Taking her small children over to her mother and telling her to watch and if it started to rain to go over and gather in the wash she had hung out to dry. She dressed herself in her best clothes and taking her bag she started out, not among the poor class of people of the town but to a wealthy home where she had done laundry for years. She knocked at the front door and when the maid answered the door she told her she wanted to see the Master. The maid asked her why she didn’t go to the servant’s entrance, but Sarah told the maid she was not begging nor seeking employment, just wanted to see the Master of the house on important business, and to tell him it was Mrs. Wilkinson calling. The servant doubted very much if he would see her, but went to ask and in a moment was back with the word to bring her in.
Sarah explained her difficulties and told him she wanted a recommendation, as to her character, so that she might present it to other homes where she expected to ask for money. He not only gave her a recommendation, a lovely one, but gave her a pound note, equal to five dollars in American money to start her on her way.
With her bag on her arm, Sarah would go every day that she could get away from her home to the doors of the rich, and always the Front Door. For she always said she was no beggar, but was following what the Lord had revealed to her. And though she became foot-sore and weary at times, and some doors turned her away, she kept on until she had enough and to spare, by the time the vessel sailed.
Sarah and her 9 children set sail from Liverpool, England in August 1857 for America, in a sailing vessel call "The Margaret Tyson." Her son, John, who would be about 13 remembers the name of the ship. Sarah and family must have come in a ship independent of the Church. Everything went well for a week and then a terrible storm came and drifted them far out of their course. Then following the storm they ran into a "Calm" where the wind did not blow for days and days. Of course those sailing vessels depended on the wind, so there they lay for another week, and finally when they did get breeze enough to sail, they were so far south, and their food and water supplies were so short they had to land at the first port they reached, which was New York instead of Boston. They were three weeks overdue, having been six weeks instead of three as had been planned for crossing from Liverpool.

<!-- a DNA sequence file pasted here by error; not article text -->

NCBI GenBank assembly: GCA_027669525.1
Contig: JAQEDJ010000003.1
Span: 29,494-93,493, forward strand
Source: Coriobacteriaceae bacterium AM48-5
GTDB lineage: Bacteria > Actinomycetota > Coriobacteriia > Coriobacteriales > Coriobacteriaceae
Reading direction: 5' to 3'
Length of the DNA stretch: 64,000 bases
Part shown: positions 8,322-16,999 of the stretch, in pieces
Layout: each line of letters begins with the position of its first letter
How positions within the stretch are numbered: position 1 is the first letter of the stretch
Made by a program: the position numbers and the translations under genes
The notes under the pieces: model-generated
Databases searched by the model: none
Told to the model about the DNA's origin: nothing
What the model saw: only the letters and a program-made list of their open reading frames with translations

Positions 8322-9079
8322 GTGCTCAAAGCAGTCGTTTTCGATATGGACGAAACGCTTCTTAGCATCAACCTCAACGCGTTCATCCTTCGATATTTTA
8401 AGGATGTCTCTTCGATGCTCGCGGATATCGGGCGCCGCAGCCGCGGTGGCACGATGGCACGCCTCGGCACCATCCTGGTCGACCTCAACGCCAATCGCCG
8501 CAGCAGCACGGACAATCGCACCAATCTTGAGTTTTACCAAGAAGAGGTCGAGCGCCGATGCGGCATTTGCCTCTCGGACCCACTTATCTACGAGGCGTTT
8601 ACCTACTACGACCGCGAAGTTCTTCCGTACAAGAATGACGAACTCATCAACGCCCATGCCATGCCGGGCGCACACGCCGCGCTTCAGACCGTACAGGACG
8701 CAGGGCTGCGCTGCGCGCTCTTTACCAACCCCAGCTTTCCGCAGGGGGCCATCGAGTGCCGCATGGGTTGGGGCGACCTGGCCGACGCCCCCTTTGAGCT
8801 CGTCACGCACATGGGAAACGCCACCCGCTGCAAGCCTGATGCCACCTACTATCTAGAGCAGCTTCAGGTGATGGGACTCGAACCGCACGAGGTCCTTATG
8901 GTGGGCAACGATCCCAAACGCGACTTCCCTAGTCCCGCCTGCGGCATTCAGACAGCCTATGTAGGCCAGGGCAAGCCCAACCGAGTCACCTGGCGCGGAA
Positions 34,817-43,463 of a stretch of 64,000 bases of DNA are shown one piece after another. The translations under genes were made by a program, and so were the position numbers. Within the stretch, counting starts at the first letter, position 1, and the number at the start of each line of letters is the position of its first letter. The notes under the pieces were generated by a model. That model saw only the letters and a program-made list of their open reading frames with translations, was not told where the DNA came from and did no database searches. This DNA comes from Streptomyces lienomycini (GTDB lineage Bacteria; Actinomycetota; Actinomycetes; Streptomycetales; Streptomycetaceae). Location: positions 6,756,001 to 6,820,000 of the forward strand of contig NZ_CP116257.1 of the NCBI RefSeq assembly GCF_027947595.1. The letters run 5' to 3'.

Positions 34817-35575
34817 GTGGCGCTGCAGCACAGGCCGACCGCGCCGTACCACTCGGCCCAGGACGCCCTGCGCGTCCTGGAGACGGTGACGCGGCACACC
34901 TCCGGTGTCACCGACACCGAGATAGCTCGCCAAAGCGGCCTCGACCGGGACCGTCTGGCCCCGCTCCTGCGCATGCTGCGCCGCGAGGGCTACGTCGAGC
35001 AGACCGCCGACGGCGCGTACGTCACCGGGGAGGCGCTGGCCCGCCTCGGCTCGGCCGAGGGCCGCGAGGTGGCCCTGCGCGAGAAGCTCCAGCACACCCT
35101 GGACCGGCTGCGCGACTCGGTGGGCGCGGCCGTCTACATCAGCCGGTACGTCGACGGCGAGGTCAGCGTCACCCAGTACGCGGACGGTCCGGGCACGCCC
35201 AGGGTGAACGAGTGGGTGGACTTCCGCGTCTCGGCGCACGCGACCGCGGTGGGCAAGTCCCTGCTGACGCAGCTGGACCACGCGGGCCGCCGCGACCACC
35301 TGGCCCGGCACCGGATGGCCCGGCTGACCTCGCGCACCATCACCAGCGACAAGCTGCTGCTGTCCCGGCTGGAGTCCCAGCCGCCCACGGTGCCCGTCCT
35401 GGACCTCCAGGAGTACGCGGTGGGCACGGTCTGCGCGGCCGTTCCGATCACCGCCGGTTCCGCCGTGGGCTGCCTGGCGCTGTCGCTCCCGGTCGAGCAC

In the meantime, Charles had received the letter telling him when she would sail, and the name of the ship. He had rented a large home, as there was a big family involved. One baby girl was added to the family short after he had left England.
At the appointed time he began visiting the docks to see if the ship had come in, but no ship and no word of her anywhere. After three weeks of waiting they told him it was no use of coming anymore. That the ship they were coming on had surely gone down with all on board. But somehow he couldn’t give up the idea that his wife and children would never come to him again. For he had prayed to the Lord, and had always gotten up from his knees with the feeling that they would come. So, he made more trips to the dock, where they told him not to come again, and one day on his sad way home, he ran into his son, William, running down the street with a letter in his hand. Charles had just said to himself, "I guess I have asked too much, but now he knew that the Lord had heard his prayers, for the letter said his family was waiting for him in Castle Gardens.
Leaving William to have the house in order, Charles took the first train for New York. On his way down he told the people that he was going to meet his wife and nine children and he had never seen one of them. But he never explained, that it was only one, whom he had never seen—for she was born shortly after he had left England. They all wondered how he could have nine children, and had never seen one of them, it was a puzzle to the whole crowd. He laughed when he told his, wife, Sarah, and supposed those friends of his were probably still wondering about the whole thing.
After arriving in America, they settled temporarily at Lawrence, Massachusetts and remained there six years. Charles Wilkinson and family and Moses Wilkinson and family crossed the plains from Boston to Salt Lake City in 1862. They crossed the plains with the help of the Perpetual Immigration fund, in the Henry W. Miller company, which left Florence, Nebraska, August 7th with 60 wagons and about 665 immigrants and arrived in great Salt Lake City 17 October 1862. The company suffered considerable sickness and about 28 persons died on the journey.
The family remained in Salt Lake until 1864, then moved to Hoytsville, Summit County, Utah. They settled on a farm on the west side of the Weber River, about centrally located north and south of the settlement. Hoytsville was then a Branch of the Church, organized in 1862 and made a Ward 9th of July 1877.
Charles died of cancer 29 January 1880 at his home in Hoytsville, where four of his sons had made their homes. He was buried in the Hoytsville Cemetary.
His wife, Sarah, was a woman of small stature, light complexion, kind and industrious. She passed away 24 February 1881 at Hoytsville and was laid to rest beside her husband in the Hoytsville Cemetary.
(Facts of this story, was taken from L.D.S. records, Parish Register records, Vital Statistics, Census records and Transportation records, Deseret News, 1840)